February 18, 2008


I'm not exactly sure when this occurred, but recently, about 200 people from an improv group called Improv Everywhere came to a complete halt in New York City's Grand Central Station for five minutes, amusing some while others apparently didn't even notice. From Improv Everywhere's blog:

On a cold Saturday in New York City, the world's largest train station came to a sudden halt. Over 200 Improv Everywhere Agents froze in place at the exact same second for five minutes in the Main Concourse of Grand Central Station. Over 500,000 people rush through Grand Central every day, but today, things slowed down just a bit as commuters and tourists alike stopped to notice what was happening around them. Enjoy the video...

Click on the play arrow below!

Two words: Absolutely Brilliant!

Thanks to Steve Lindhorst of GenuineSeller.com for the find.

Posted by Mikal at February 18, 2008 1:39 PM | TrackBack


I saw this video. It was pretty cool!

Posted by: Vera at February 18, 2008 2:06 PM

You said it... BRILLIANT!

One of the coolest things I've seen in awhile. The best part was when they all started moving again at the same time. Just amazing!

Posted by: stuthewise at February 18, 2008 7:21 PM

When I was in High School, I was heavily involved in theater. Our "troupe" went to a theater convention in Fort Worth, Texas, and we performed a Happening. The Happening movement was big in the 70's. It's hard to describe, but it's about 20% based on a script and 80% based on improvisation, all set to atmospheric music like Pink Floyd and Depeche Mode. A Happening also involves the use of a huge amount of props, completely random costumes (I was dressed as a knight), and several other strange quirks.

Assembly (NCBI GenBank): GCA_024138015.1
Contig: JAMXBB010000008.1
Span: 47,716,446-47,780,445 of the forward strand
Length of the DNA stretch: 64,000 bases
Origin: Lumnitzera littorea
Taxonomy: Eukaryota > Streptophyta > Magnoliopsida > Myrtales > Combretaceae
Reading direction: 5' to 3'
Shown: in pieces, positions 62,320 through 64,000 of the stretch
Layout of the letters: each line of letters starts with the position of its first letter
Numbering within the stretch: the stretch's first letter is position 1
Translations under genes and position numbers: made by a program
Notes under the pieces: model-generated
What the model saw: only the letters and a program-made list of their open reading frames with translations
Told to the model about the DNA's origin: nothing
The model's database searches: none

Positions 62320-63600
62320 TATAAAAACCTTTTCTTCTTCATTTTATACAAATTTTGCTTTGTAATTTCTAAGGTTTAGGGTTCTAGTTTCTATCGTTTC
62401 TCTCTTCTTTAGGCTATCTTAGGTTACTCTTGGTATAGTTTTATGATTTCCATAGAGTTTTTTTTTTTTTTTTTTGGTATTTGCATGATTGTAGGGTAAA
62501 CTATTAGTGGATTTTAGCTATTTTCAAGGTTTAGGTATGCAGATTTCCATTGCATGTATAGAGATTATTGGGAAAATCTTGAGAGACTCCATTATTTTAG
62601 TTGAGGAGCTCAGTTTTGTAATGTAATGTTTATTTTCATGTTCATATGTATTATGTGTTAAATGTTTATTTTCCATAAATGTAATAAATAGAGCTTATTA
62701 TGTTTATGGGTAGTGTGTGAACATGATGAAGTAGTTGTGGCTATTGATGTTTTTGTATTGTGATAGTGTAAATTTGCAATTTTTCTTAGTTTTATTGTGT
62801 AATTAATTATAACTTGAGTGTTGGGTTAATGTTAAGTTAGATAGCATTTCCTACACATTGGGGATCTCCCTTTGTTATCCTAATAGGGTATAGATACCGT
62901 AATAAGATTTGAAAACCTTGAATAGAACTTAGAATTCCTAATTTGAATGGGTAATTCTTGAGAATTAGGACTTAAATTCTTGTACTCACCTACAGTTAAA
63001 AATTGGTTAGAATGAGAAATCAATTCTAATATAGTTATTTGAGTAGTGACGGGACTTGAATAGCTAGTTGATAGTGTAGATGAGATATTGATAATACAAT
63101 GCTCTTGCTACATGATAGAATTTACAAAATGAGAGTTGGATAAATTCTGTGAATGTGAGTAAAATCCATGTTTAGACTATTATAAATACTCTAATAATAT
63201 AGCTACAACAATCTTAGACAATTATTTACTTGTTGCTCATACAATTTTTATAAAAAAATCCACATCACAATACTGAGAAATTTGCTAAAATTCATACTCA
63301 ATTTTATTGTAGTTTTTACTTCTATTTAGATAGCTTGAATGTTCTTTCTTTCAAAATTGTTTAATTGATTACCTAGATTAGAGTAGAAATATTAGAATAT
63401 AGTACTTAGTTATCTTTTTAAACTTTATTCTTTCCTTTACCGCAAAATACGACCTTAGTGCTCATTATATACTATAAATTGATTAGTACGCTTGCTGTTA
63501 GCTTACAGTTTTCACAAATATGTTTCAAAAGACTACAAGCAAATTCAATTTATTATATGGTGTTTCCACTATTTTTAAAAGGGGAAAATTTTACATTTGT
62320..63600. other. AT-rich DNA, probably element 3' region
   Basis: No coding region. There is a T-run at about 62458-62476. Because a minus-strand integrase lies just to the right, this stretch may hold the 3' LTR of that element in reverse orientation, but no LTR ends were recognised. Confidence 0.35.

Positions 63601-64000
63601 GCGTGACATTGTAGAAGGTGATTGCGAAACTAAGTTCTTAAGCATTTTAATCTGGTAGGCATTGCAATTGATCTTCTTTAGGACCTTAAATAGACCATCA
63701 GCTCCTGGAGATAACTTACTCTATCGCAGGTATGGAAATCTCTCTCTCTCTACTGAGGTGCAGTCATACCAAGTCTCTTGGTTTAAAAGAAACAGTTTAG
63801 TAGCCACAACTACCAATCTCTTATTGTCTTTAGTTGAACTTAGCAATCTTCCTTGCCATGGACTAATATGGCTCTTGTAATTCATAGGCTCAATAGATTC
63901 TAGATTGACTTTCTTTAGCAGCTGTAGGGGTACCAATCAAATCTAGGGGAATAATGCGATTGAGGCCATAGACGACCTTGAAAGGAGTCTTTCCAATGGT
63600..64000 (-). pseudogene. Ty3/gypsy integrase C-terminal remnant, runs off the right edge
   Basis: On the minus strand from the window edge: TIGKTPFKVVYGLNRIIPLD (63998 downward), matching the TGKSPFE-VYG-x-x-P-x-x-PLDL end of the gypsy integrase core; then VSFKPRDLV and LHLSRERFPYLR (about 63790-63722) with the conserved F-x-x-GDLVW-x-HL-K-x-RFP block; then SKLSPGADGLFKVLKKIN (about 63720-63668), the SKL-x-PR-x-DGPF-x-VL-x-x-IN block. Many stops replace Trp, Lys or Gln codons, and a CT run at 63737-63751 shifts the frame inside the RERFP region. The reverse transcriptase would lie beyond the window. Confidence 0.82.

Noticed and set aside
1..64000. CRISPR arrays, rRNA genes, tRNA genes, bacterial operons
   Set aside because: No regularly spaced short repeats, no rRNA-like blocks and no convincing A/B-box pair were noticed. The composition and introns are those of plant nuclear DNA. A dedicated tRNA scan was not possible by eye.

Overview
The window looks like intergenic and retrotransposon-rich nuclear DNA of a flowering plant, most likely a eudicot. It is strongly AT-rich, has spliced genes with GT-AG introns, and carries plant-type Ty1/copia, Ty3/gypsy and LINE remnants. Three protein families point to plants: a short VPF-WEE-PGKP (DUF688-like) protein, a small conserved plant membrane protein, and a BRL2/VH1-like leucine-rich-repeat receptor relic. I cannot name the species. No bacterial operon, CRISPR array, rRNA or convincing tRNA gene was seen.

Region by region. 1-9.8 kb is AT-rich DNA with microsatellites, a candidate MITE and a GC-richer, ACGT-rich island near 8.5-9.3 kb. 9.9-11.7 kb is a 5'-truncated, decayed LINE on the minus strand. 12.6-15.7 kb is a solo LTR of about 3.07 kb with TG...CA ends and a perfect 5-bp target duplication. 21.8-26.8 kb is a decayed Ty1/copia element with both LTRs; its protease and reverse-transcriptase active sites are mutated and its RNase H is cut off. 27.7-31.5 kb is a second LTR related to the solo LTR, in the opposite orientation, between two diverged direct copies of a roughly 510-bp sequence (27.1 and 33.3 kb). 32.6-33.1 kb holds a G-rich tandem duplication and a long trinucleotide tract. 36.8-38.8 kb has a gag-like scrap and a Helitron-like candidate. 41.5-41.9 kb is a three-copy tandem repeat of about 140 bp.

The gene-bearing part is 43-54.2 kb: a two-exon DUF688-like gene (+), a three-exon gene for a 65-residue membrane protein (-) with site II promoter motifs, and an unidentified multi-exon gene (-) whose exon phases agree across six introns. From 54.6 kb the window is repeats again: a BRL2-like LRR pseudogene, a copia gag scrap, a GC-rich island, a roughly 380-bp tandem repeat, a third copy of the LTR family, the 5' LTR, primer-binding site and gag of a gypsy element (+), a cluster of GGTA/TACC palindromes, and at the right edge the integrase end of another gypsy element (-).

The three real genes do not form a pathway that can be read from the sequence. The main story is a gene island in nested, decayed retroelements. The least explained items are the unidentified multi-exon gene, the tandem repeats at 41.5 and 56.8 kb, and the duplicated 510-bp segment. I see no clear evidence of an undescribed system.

About 10 of us performed our Happening in a square near the Water Gardens in downtown Fort Worth. Speaking from personal experience, this type of improv is among the most exhilarating performance arts for an actor. How wonderful it is to see a completely spontaneous audience giving completely spontaneous responses to a mostly unstructured performance that you mostly make up as you go. That sense of randomness and unpredictability both for the performers and for the audience is a thrill.

Anyhoo, this clip helped me relive one of my favorite memories. Thank you SO much for sharing. I got a bigger kick out of it than you probably realize.

Posted by: Neal Jenks at February 22, 2008 9:25 AM

Love this! It's a great exercise showing that infinitely small changes can make a difference.

Posted by: Kristen Veraldi at February 22, 2008 10:41 AM

mind bendingly gnarly.

Posted by: Aaron V at February 22, 2008 2:41 PM

That's awesome!

Posted by: Paul B at March 10, 2008 11:09 AM

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